ICC Cricket World Cup, 2014/15 news from ESPN

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Thursday, March 12, 2015

Cricket World Cup 2015: We are three games away from winning WC, says De Villiers

Wellington: Even after losing their last cricket World Cup Pool B game against Pakistan, South African skipper AB de Villiers on Wednesday said they are only three games away from lifting the elusive trophy.

"I 100 percent believe we are the best team in the tournament here. Those two losses in the group stage did hurt us a bit but we are past that now. We know we are very close... three games away from taking that World Cup home," de Villiers was quoted as saying by

"The most important game is tomorrow but we know we are not far off so it's important to be positive and still believe we are the best."

The Proteas in their last group encounter the United Arab Emirates (UAE) here on Thursday.

The skipper said he was sure his side can chase down any score and he was quite confident of the batting line-up which has not quite fired in the last two matches.

"It's not an issue. I believe we can chase down any total, We've done it in the last year a few times under pressure. We didn't get it right the last couple of chases and that's alright."

"I am still confident in the batting unit. I believe there are a few guys due for big runs and it's going to happen soon at the right time," he said.

South Africa's immediate focus, though, is the balance of the team. Their preference for seven specialist batsmen has left them making up a fifth bowler from part-timers but playing five front-line bowlers will leave a batsman short which again can be a cause for concern.

"That's the difficult decision most teams have to make at this World Cup - an extra batter or an extra bowler," the 31-year-old pointed out.

"The last few games we have gone for the extra batter, against India we went for the extra bowler. Both times we lost. So it's a difficult one."

McCullum wary of Bangladesh's pacers

Brendon McCullum, the New Zealand captain, singled out Bangladesh's pace attack as the real challenge for his batsmen ahead of their 2015 World Cup Pool A clash in Hamilton on Friday (March 13).

The Bangladesh pacers, Rubel Hossain, Mashrafe Mortaza and Taskin Ahmed, took eight of the ten England wickets to fall (one more was a run out) in their famous 15-run victory in Adelaide, which sealed their place in the quarterfinals.

"I think what we saw the other night with a couple of the guys there, the threat that they pose with ball in hand for their quick bowlers is a lot more than a few years ago," said McCullum at the pre-match press conference on Thursday.

"Tomorrow's going to be tough. The quick bowlers are going to ask us some questions, especially if it juices up a little bit. But we've faced some good, quick bowlers over the last little while too."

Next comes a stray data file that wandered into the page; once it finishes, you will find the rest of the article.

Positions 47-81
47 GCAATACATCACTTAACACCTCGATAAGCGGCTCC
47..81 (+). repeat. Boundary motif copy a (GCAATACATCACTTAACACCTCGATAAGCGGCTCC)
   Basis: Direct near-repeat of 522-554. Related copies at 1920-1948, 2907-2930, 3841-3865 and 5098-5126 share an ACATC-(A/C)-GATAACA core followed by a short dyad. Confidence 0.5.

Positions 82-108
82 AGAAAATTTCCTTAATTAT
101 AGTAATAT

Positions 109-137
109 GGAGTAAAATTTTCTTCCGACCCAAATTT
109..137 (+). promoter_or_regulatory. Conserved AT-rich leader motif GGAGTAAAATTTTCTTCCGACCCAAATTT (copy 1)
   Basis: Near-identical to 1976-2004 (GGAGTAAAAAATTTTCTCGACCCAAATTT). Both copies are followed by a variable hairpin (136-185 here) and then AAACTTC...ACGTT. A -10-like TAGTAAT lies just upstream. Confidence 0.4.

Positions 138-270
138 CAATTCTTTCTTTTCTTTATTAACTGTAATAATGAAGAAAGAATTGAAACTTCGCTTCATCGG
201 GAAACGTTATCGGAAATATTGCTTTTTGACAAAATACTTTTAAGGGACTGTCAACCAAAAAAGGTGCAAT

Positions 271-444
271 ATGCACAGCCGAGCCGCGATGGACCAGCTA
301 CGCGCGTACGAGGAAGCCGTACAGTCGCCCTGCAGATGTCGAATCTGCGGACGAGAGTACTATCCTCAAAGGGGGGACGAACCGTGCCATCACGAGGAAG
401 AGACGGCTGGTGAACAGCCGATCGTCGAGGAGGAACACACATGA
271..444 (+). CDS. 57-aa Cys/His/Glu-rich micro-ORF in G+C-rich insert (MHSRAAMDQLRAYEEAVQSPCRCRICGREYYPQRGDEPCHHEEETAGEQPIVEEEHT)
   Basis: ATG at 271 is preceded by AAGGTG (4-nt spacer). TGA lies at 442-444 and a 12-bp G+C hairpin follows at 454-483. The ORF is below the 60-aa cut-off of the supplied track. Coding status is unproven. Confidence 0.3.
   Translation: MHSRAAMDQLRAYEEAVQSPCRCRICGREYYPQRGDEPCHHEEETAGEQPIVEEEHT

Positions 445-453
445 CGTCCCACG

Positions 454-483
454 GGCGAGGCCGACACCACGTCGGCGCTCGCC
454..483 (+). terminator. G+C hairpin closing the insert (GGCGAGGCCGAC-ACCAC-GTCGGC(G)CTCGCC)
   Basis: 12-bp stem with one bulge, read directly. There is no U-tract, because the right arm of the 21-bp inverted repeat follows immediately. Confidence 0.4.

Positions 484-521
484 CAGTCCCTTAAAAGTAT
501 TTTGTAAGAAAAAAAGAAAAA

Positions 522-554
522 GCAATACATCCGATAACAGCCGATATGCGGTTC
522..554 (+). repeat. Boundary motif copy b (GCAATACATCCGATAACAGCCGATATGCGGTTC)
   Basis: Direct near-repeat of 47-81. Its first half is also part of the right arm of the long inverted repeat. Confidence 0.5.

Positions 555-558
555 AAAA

New Zealand, having won all five of their matches in the tournament so far, will end the group stage on top of the Pool A points table irrespective of the result against Bangladesh.

McCullum, with three brisk half-centuries, including the fastest World Cup fifty, off just 18 balls, already, is expected to be targeted with spin by Mortaza's men.

“You can't get too wound up in the talk. The game is played with bat and ball, and tomorrow I guess we'll see what unfolds," McCullum pointed out. “So respectfully just wait and see what tomorrow has got to bring.”

He was also quick to disagree when asked if he felt his team was yet to be tested in the competition.

"We have been tested, and I think we've come through those tests," he said. "I think we've been tested considerably throughout the tournament, and I think we've found a way to get ourselves through those situations and it's really a pleasing aspect."

Confident that his team would make the most of the lessons from the past weeks, he added, “We've had the ability to bowl teams out in front to 200 and pretty much every opportunity we've had, we've had batters first, we've managed to get over 300. [Some] guys might be a little light on some hard game time under pressure late in a game. But it's, I guess, a byproduct of success we've been having along the way.”

He reserved special praise for Daniel Vettori, who’s taken 12 wickets in five games at a remarkable average of 11.33. “He's referred to as a bit of a wizard as well from teams over in Australia, and his art and his ability to just read a game and the ability to use a change of pace and subtle change of pace is something which I think not too many other guys around the world have such skill at. Couple years ago he was struggling for fitness, and I think what we've seen over the last few weeks is a guy who's gone away, worked incredibly hard on his fitness, and still has the drive within him to be part of the New Zealand team.”